adaher
01-02-2004, 06:23 AM
Conservatives don't hate academia. Heck, the most prominent libertarian blogger, Glenn Reynolds, is a professor of law. Thomas Sowell was an economics professor, Newt Gingrich was a history professor.

What conservatives have no patience for is academics who place theory above practicality and agitate for government to impose said theories. Conservatives also have no patience for speech codes, which are mainly supported by the leftist academia.

Shodan
01-02-2004, 07:03 AM
Originally posted by rjung
I've said it before, and I'll say it again:

Conservatism is about maintaining the status quo, about keeping things the way they are and not making changes.
Education (and academia) is about challenging your beliefs, to be exposed to new ideas and to grow as a result.

Ergo, conservatives dislike academia because its very nature is a challenge to conservatism.
And you were wrong when you said it before, and you are wrong now.

Liberalism is about challenging the status quo only when the status quo does not agree with their ideas, and only challenging conservative beliefs. Name me a liberal professor who argues that the status quo of Roe v. Wade (for instance) ought to be challenged, or who is interested in exploring the new idea of school vouchers, or wants people to grow out of the idea that all the problems of blacks in America are caused by the white establishment.

Liberals are just as hide-bound and inflexible when it comes to their sacred cows as conservatives - or more so. The only academia liberals like is liberal academia, and there is an unfortunate amount of it.

Regards,
Shodan

chappachula
01-02-2004, 07:41 AM
Originally posted by Shodan

The only academia liberals like is liberal academia, and there is an unfortunate amount of it.


On a related note--one reason conservatives,( and anybody with an open mind) dislikes academia, is that it was academic liberals who invented the sacred phrase "politically correct" .When McCarthy demanded that everyone be "politically correct" in the 1950's, it was a disgusting concept , but now,it's okay because a liberal suggests it.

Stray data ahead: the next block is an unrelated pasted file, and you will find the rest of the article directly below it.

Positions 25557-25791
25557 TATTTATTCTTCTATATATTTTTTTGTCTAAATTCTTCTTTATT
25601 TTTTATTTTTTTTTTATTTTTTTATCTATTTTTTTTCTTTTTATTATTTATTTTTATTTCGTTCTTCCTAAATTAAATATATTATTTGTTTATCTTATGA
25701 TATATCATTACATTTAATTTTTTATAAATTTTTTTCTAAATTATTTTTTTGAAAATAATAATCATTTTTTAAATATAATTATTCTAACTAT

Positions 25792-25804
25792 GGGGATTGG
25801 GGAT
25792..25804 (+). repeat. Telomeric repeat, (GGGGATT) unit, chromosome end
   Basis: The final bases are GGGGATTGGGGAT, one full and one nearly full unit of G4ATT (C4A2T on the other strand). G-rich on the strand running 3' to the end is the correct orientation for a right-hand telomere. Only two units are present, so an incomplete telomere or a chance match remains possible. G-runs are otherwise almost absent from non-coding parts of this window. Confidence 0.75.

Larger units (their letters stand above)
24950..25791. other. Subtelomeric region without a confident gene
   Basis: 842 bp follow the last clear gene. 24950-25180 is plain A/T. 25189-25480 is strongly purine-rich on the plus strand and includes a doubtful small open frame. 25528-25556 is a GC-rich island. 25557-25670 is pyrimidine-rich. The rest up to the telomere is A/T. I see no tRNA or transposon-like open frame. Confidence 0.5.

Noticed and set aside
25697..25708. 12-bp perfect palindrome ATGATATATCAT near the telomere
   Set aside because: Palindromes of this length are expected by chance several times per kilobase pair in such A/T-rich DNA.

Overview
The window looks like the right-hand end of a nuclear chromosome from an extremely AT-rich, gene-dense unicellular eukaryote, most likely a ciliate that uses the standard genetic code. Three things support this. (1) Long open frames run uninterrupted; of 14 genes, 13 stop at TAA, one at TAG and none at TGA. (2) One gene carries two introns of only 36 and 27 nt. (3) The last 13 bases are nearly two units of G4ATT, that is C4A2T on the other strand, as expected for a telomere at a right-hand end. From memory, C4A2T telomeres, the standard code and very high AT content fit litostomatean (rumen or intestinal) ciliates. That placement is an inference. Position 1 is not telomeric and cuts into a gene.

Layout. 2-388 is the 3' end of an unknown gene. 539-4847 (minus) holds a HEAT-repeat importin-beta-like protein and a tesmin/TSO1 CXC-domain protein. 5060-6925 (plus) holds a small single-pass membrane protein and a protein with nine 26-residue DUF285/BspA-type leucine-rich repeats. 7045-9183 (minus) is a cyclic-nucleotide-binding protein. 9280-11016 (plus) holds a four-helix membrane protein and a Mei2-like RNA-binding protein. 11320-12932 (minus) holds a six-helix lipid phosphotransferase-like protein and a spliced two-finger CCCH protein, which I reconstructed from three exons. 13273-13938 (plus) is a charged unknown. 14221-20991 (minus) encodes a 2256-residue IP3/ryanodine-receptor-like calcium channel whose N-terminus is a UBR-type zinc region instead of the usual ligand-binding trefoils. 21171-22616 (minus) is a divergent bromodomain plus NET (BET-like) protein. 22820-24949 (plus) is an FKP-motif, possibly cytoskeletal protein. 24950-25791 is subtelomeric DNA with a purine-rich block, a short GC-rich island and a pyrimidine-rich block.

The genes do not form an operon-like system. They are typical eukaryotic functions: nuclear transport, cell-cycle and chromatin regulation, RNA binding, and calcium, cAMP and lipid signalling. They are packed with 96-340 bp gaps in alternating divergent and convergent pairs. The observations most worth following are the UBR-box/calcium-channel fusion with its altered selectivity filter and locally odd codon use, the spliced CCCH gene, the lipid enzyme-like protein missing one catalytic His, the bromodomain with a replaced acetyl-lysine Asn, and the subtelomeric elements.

What they really mean is that censorship is okay, as long as you only demean anything American, white or western. But if you support, say, the human shields in Iraq, or support blaming white society for the social problems in black ghettos, then it's okay to be a McCarthyite

lekatt
01-02-2004, 07:44 AM
Originally posted by Michael Ellis
Yep. That's the Alpha and Omega of it. :rolleyes:


Who are "they"?

PatriotX
01-02-2004, 07:58 AM
Originally posted by lekatt
Who are "they"?
The context of seems to clearly imply conservatives. YMMV.

PatriotX
01-02-2004, 07:59 AM
Err. No of. Should read as follows


The context seems to clearly imply conservatives. YMMV.

Priam
01-02-2004, 08:41 AM
*scratches his head*

All this back and forth of "conservatives hate academia!" "no! liberals hate true academia" "no! academia is a waste of time and effort perpetually out of step with reality" strikes me as pointless. The OP is nearly pure conjecture, citing only one particular section of one particular brand of conservatism which nowhere near all conservatives agree about. As usual this has, per regulation, broken down into a shouting war about who is actually evilererer and stole so-and-so's toy.

While amusing, this hardly becomes a great debate and more The Great Whine which permeates every thread. The truth (only as I see it) is that there are liberal professors and conservative professors, ivory tower and hands-on people, those who profess and those who do. And neither side has a lock on any of those traits because first and foremost Professors are People! I know several who dine at McDonalds because they quite like the food and in fact can't afford much better on a regular basis. I know several who had practical, hands-on experience in applying the theories they teach (hardly Communism) and then came to academia as a sort of retirement. Some of them are liberal, some not but they all seem to derive great respect from their students.

So how about we put down the respective partisan axes and actually converse in a civil fashion although I'd have no clue about what since the start of this thread is extremely divisive and ridiculous. No? Thats pretty much what I thought.

hroeder